An even better measure would be the inflation-adjusted median income of families. By that measure, the U.S. has been in recession for more than 3 decades. Per capita chained GDP has grown, but all of that growth is due to productivity improvement. Economists would have you believe that productivity improvement translates into higher income. It’s simply not true. There’s no relationship whatsoever. But there’s a powerful relationship between income and the demand for labor. As we all know, the demand for labor in the U.S. has failed to keep pace with the growth in the labor force for decades. The Labor Department’s assertion that unemployment is at 4.8% (about the same level that it’s been year-in and year-out) is laughable. When you annualize the weekly first-time claims for unemployment, you find that 13% of the labor force is filing for unemployment every year!
This is a direct result of our enormous trade deficit. At this point, I should stop and introduce myself. I am the author of a self-published book titled Five Short Blasts: A New Economic Theory Exposes The Fatal Flaw in Globalization and Its Consequences for America. To make a long story short, the heart of this theory is: as population density rises beyond some optimum level, per capita consumption of products begins to decline out of the need to conserve space. People who live in crowded conditions simply don’t have enough space to use and store many products. This declining per capita consumption, in the face of rising productivity, inevitably yields rising unemployment and poverty.
This theory has huge implications for U.S. policy regarding population and trade. The population implication is obvious, buy why trade? It’s because when we engage in free trade in manufactured goods with nations that are much more densely populated than our own, we actually import this population density-driven effect on unemployment and poverty. We become one nation economically. The manufacturing work is spread evenly across the new, combined work force. The other nation gets free access to our healthy market but, in return, all we get is access to a market emaciated by crowding and low per capita consumption (if we get access to their market at all). The result is an automatic trade deficit. No amount of productivity improvement, dollar devaluation, etc. can have any impact because none of these alter the fundamental problem - the disparity in population density and the disparity in our markets.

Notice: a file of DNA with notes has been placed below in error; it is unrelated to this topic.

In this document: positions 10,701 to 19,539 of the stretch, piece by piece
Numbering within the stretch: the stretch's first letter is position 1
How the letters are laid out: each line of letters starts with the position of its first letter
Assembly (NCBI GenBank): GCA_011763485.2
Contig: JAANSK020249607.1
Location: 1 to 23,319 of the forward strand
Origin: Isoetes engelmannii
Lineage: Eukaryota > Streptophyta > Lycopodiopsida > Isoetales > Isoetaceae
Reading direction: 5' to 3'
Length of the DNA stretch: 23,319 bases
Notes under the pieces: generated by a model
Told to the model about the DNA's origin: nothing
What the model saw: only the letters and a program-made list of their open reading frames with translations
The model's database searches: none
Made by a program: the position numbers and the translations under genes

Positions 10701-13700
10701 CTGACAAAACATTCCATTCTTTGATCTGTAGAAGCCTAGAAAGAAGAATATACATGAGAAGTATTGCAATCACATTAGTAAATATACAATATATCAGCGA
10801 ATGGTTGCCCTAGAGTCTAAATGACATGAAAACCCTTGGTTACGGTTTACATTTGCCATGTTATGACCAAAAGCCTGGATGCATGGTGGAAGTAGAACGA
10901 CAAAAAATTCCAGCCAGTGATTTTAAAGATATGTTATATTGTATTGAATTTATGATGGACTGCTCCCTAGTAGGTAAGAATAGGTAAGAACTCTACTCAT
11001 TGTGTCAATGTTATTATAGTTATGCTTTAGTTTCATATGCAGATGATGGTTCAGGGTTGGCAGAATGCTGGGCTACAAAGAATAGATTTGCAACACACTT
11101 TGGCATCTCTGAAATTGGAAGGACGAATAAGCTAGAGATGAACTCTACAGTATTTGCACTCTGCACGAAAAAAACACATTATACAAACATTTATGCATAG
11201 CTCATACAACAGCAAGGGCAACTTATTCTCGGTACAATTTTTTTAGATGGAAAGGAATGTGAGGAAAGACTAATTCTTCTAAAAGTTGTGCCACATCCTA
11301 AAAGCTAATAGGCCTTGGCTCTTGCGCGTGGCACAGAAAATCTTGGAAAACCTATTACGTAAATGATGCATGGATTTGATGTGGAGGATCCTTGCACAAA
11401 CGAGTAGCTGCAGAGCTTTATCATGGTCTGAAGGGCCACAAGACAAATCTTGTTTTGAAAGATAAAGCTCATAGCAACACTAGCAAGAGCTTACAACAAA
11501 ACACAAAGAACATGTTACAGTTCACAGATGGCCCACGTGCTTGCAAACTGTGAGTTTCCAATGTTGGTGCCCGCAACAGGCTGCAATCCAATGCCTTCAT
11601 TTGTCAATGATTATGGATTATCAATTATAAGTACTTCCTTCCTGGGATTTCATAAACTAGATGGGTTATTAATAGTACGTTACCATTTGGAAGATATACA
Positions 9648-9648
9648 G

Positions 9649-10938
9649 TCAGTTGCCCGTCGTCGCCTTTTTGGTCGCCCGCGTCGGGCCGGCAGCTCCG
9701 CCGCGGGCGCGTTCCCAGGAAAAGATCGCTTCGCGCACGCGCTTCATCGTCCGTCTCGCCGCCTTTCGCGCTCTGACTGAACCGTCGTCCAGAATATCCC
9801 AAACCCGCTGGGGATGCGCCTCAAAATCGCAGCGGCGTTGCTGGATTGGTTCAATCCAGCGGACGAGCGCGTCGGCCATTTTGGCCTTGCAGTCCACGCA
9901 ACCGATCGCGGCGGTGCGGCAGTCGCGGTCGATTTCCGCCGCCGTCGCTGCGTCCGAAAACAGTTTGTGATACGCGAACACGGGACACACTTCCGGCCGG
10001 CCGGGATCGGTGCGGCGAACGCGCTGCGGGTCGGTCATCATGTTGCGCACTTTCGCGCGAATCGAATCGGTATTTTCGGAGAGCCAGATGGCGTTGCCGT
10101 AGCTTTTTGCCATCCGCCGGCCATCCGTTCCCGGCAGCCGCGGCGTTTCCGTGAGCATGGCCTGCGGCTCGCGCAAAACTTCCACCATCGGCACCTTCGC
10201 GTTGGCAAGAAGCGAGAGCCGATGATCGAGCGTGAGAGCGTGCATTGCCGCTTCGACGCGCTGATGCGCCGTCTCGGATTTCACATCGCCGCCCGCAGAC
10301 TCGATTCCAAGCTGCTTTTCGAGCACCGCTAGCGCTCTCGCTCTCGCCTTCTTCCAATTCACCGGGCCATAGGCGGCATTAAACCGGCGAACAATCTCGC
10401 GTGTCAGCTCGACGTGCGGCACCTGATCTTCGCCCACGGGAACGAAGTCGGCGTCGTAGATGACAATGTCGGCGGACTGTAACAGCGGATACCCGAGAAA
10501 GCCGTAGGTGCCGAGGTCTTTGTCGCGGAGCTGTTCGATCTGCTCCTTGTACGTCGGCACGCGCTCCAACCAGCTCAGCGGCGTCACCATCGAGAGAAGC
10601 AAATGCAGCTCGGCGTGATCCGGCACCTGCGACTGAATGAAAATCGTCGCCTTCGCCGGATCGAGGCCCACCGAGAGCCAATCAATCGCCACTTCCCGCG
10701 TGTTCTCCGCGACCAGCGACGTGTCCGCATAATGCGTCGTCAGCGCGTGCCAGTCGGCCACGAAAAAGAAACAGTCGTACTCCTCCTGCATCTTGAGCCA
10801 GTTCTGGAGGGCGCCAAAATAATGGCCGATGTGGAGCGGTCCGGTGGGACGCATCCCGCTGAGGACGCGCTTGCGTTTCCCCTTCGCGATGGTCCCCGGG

As a result, our enormous trade deficit persists. We have established a host-parasite relationship between the U.S. and these over-populated nations. It’s a virtual global trade welfare state. We finance it through a sell-off of American assets. What will happen when those assets are depleted? The prospects are scary. I believe that the current recession is just a precursor for what’s to come.
As a self-published author, I am waging an on-line guerilla marketing campaign to anyone who seems inclined to be receptive to this new theory. If you’re interested in learning more you can visit my web site at OpenWindowPublishingCo.com. There you can read the preface for free. The book is also available at Amazon.com.
Thanks for attention and forgive me for the “spammish” nature of this reply to your post. You have an outstanding blog going here. Keep up your efforts to raise concern about our nation’s misguided economic policies!
Pete Murphy Author, Five Short Blasts
Savitri Era of those who adore, Om Sri Aurobindo and The Mother.
Monday, March 10, 2008
2 Responses to “A Full Blown Recession & America In Denial”